Education is Everything

Education Is Everything

By Melissa Verplank 

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We have a motto within my companies when it comes to learning. 

Education is everything.

It is at the very core of everything we do. Why?

I see learning as never ending. It does not matter what stage you are in your career. Or what stage you are in your life. Continued learning offers positive opportunities around every turn. 

I was never a great student in school. Traditional academics did not excite me. But once I got into dog grooming, now that was a different story. 

I became passionate about learning. About growing my career. I didn’t seek out traditional methods. Most of my learning was self-directed. Something much more challenging before the age of the Internet! I quickly understood the wealth of benefits continued education unleashed. 

For my grooming skills. For my customer service skills. For my
operational skills. For my management skills. For my business skills. For my marketing skills. Or even my personal well-being, both physically and mentally. The benefits were immense. The opportunities were limitless.

I started learning the value of ‘education is everything’ before I even started my first business. Once I started my first business, I was off and running. The amount of information I needed to be efficient and effective to grow my business while developing my team was incredible.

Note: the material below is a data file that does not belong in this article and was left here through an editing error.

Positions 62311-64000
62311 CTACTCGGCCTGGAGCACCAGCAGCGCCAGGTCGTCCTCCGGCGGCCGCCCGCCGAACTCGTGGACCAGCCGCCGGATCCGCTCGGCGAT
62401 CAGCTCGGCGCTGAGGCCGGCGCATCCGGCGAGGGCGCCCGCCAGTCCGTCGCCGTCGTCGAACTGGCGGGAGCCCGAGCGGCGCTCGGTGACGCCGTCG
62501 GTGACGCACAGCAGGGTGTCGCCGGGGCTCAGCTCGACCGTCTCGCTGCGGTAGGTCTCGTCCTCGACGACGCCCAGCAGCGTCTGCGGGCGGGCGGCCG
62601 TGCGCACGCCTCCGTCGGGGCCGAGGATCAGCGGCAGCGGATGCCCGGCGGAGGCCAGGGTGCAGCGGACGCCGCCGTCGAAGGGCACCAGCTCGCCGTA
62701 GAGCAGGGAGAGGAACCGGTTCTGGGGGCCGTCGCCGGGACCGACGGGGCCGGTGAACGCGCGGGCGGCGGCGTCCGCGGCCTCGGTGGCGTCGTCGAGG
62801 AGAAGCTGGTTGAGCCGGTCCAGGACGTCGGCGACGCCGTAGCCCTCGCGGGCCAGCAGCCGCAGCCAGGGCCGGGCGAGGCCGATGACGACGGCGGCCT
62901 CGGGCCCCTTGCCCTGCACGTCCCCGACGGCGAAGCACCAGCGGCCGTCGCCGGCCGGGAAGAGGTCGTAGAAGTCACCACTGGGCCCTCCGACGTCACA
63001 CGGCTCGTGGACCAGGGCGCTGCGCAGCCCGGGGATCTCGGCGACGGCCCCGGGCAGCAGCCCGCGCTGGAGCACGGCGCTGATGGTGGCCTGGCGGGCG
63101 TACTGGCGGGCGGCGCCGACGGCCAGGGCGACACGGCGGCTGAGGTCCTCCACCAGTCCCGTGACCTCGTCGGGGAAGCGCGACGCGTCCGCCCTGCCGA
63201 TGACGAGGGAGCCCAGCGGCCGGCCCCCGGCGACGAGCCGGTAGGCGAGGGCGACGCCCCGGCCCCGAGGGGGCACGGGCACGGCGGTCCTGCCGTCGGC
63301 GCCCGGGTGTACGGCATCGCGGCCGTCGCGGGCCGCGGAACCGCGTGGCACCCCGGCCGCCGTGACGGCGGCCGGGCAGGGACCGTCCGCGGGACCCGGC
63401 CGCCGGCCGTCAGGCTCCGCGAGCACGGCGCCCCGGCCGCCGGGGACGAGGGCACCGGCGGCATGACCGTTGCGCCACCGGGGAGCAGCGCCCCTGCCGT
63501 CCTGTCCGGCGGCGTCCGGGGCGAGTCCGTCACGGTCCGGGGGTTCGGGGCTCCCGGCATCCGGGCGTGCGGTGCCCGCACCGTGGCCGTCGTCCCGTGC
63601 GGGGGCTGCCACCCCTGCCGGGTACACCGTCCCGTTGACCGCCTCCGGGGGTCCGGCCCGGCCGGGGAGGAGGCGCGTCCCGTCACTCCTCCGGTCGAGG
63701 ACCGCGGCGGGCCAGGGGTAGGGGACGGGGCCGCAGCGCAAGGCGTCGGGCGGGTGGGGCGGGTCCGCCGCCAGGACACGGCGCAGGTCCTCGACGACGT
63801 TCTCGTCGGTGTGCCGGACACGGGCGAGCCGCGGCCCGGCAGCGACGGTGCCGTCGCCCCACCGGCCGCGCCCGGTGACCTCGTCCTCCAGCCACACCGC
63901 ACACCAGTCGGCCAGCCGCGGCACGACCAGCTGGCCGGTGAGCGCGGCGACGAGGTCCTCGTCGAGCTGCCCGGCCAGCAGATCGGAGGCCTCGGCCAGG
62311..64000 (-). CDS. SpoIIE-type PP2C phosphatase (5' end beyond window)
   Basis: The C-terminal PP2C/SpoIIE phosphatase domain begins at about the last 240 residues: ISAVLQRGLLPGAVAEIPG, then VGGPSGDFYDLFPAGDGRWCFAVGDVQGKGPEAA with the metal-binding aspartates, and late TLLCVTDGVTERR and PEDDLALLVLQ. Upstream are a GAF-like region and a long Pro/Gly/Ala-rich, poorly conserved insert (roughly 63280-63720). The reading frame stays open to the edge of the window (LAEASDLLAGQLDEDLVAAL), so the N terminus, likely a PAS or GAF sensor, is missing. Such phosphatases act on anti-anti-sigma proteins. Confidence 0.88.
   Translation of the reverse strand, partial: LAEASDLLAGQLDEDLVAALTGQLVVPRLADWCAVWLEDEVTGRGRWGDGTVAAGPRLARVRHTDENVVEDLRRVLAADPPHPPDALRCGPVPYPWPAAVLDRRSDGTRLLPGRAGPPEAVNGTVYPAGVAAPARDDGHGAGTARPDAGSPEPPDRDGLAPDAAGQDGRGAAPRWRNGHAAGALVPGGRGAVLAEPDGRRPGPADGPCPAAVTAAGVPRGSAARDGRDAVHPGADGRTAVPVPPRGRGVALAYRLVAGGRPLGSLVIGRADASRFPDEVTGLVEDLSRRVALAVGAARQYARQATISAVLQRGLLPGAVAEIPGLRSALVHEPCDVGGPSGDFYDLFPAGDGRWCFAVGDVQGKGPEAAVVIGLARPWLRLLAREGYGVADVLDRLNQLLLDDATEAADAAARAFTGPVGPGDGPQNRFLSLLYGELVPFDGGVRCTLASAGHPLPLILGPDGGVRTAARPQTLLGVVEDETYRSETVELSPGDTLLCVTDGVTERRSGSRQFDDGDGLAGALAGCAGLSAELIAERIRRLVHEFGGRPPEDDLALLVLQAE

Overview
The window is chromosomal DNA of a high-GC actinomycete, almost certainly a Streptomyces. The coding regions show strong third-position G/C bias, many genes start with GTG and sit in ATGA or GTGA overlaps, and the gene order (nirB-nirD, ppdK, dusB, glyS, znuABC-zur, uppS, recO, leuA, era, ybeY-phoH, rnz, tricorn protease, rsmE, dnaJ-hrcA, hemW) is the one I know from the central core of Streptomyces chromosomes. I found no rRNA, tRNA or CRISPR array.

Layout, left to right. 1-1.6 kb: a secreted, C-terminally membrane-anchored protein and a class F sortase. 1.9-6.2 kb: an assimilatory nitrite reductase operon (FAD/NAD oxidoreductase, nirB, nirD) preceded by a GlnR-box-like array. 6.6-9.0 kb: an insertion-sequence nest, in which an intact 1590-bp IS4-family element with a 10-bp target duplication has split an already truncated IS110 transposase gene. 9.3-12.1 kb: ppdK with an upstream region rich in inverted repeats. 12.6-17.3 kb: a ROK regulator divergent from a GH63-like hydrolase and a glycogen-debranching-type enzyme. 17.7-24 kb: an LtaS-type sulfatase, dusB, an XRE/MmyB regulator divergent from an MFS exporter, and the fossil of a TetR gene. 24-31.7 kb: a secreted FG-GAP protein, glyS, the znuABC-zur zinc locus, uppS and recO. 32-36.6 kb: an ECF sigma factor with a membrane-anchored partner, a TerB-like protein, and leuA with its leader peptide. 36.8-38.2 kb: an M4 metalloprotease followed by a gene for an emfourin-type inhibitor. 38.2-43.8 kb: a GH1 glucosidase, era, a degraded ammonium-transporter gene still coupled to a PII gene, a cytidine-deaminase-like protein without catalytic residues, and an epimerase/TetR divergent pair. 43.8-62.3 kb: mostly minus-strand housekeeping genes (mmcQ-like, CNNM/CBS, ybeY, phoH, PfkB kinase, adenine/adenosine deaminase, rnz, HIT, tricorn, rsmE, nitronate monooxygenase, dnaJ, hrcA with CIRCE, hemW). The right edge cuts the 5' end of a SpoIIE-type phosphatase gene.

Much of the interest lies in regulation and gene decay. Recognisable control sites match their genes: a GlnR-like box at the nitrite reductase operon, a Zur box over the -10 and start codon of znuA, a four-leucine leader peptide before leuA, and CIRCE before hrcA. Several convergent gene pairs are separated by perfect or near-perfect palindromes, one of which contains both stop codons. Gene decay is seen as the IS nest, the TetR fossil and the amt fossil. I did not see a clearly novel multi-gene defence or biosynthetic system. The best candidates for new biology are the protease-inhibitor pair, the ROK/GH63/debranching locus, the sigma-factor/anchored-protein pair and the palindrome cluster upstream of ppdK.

Today, I think back at those early lessons. The mentors I had. The early industry magazines I kept for years. The volumes of books still sitting on my bookshelves today – highlighted, tagged and totally marked up. The notebooks and journals I kept, and still have. The friendships I made by attending workshops, clinics, industry trade shows, certification programs or grooming competitions. I turned almost everything into a learning occasion.

Every step of my career journey included continued education. And I’m far from done! There is still plenty to learn. Education IS everything!

Have you ever noticed the word learn contains the word earn?
But the benefits go far beyond that. 

Here is my personal list of 7 key areas continued education can have a positive impact on anyone’s career path. 

  1. Knowledge—Knowledge can be both factual and practical. The information you learn is not just interesting. It will also be of great use in your current position and/or where you want to go. If you want to grow your career – you need to grow your knowledge.
  2. Career Advancement—Being well educated allows you to bring new ideas and creativity to the grooming table. Doors of opportunity will begin presenting themselves in areas you never thought of.
  3. Higher Earning Potential—The more skilled you are as a professional pet groomer or stylist typically translates to a higher earning potential. It also means you will attract a higher caliber of pets into your business as your skills advance.